DirectorGeorge A. Romero
Release Date(s)1978 (October 2, 2007)
Studio(s)Starz/Anchor Bay Entertainment
- Film/Program Grade: A
- Video Grade: A
- Audio Grade: B-
- Extras Grade: B-
One could spin yarns of seeking out Dawn of the Dead when they were young at the local video store, or of the excitement when it first hit DVD. Those were much simpler days. Before the remake came along, and before zombie lore soaked into the mainstream, Dawn of the Dead was a movie that horror fans everywhere held high as one of their favorite films of the genre. Today, it almost seems tame by comparison to what came later. But the point of the film isn’t exploitation, it’s satire.
Social commentary is the key component to Dawn of the Dead. The story itself is simple: The world gets taken over by zombies and four characters decide to lay low in a shopping mall in hopes that it will all blow over. With a story so basic, it’s almost a requirement that you’re going to want more than what’s on the surface. The thing is though, what’s on the surface IS the satire. Consumerism, in this case a society literally devouring itself while lumbering mindlessly through the mall, is in your face at all times in Dawn of the Dead. It’s that kind of detail that George Romero was known for in all of his Dead films (that is, the original trilogy).
Still, Dawn of the Dead is basically a living comic book romp. It can throw in a bit of slapstick now and again, the zombie make-up is miles behind what Tom Savini would later do in Day of the Dead, and the blood and gore looks basically like tempera paint. But none of that is really counts against the film, as we still have four main characters that we like and care about. Whether you’re in it for its social commentary, its zombie carnage, or its characters, Dawn of the Dead is a film that’s easy to enjoy.
Anchor Bay has provided a very strong presentation of the film on Blu-ray. This has always been a film that lacks polish, and this transfer doesn’t do much to improve that. I’m much more concerned about clarity, color, and a lack of artificial augmentation. Thankfully, my fears were needless. This is a great looking presentation. Although grain isn’t consistent, detail always is, right down to the costumes and the blood soaked into them. Skin tones look great, and the film’s color palette is well-balanced, especially the gore, which stands out more than ever before. Shadow details are strong and contrast is also pleasing. For the audio presentation, there are three options, all in English: 5.1 and mono Dolby Digital, as well as 5.1 LPCM. Right off the bat, I’m pleased to have the original mono soundtrack, although I would have preferred that it was uncompressed. The LPCM track is good but not great. Dialogue is fine, although it does tend to get drowned out at times, and both sound effects and score seem even more dated than they already are in this larger sound field. There isn’t much in the way of dynamics or surround activity as it’s a very front heavy presentation, but there is some use of LFE and occasional ambience. For my money, the mono track is the way to go, but it’s all a matter of preference, and having a choice is welcome. There are also subtitles in English SDH for those who might need them.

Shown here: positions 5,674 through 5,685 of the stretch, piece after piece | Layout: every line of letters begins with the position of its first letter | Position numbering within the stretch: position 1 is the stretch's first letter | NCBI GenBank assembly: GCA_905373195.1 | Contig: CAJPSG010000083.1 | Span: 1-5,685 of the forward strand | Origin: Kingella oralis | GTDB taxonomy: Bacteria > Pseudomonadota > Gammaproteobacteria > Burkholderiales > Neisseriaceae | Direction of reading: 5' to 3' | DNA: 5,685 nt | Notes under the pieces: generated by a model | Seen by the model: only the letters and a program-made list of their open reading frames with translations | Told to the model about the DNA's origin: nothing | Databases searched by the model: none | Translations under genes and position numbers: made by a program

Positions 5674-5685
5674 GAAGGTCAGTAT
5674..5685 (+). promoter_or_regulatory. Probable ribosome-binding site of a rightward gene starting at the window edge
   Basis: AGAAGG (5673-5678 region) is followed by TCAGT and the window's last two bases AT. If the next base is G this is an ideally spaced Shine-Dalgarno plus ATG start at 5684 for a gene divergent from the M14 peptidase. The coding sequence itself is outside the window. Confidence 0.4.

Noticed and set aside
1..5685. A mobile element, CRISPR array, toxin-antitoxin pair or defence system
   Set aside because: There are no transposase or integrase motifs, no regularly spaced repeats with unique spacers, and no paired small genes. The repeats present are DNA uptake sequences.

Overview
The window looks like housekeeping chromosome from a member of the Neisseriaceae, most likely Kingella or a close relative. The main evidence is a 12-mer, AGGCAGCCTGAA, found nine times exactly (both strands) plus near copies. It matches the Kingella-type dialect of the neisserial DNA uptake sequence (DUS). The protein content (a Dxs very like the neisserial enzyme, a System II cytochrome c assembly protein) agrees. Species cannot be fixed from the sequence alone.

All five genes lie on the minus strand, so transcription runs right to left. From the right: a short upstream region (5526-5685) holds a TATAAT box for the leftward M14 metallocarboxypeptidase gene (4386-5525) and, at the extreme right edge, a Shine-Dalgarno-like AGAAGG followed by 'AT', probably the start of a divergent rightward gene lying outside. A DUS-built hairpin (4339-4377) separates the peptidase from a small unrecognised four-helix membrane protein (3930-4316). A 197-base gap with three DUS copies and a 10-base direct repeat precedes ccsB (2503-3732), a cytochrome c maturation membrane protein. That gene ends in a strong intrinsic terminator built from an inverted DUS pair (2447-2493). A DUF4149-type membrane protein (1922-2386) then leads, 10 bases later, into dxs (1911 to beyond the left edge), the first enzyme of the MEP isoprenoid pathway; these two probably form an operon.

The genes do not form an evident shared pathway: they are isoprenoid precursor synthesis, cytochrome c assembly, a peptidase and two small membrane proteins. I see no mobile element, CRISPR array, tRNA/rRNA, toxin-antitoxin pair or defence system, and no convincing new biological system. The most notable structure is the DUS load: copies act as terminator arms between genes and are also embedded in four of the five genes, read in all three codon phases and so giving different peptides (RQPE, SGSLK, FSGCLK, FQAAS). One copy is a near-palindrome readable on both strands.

The extras selection on this Blu-ray release is quite small compared to another release, but I’ll get hat in a minute. There’s an audio commentary with George Romero, Tom Savini, and assistant director Chris Romero; the Film Fast Facts subtitle option; the fantastic The Dead Will Walk documentary; a set of on-set home movies; Monroeville Mall tour footage; a Monroeville Mall commercial; trailers (5 in all, including 2 for the U.S., one for international, and two for Germany); TV spots (3 for the U.S. and 2 for the U.K.); radio spots (3, all from the U.S.); and a preview of upcoming Blu-ray releases.
Dawn of the Dead also previously had a lavish DVD release in the form of Anchor Bay’s Ultimate Edition DVD boxed set. Not included from that boxed set are both the extended and European versions of the film; a poster & advertising gallery; a George A. Romero bio; a Dawn of the Dead comic book preview insert; an audio commentary with producer Richard P. Rubinstein on the extended version; a behind-the-scenes photo gallery; a memorabilia gallery; production stills; an audio commentary on the European version with actors David Emge, Ken Foree, Scott H. Reiniger, and Gaylen Ross; an international lobby card gallery; an international poster & advertising gallery; an international pressbook gallery; a home video & soundtrack artwork gallery; a Dario Argento bio; and the Document of the Dead documentary. Also missing from that release are the Easter eggs hidden within including a short interview with Tom Savini about a practical joke he once pulled; a short interview with Gaylen Ross; a testimonial from a Buddist Monk on Dawn of the Dead; an interview with Chris Romero about how she met her George; an interview with special effects artist Greg Nicotero on how Tom Savini created the helicopter zombie; and an interview with the man who played the screwdriver zombie. Missing even still from the Arrow Video U.K. DVD release is the Fan of the Dead featurette and the fantastic Scream Greats documentary (which has never had a U.S. DVD or Blu-ray release). Of course, there are also missing extras from the Document of the Dead DVD release, which I’ve covered in better detail in my review of The Definitive Document of the Dead.
To say that this Blu-ray is incomplete would be an immense understatement. I’m sure that, sometime down the road, we’ll see a lavish Blu-ray release of Dawn of the Dead with most, if not all, of the previous extras plus some new ones. Until then, if you’re looking for a good high definition version to own, this is still an excellent choice.
- Tim Salmons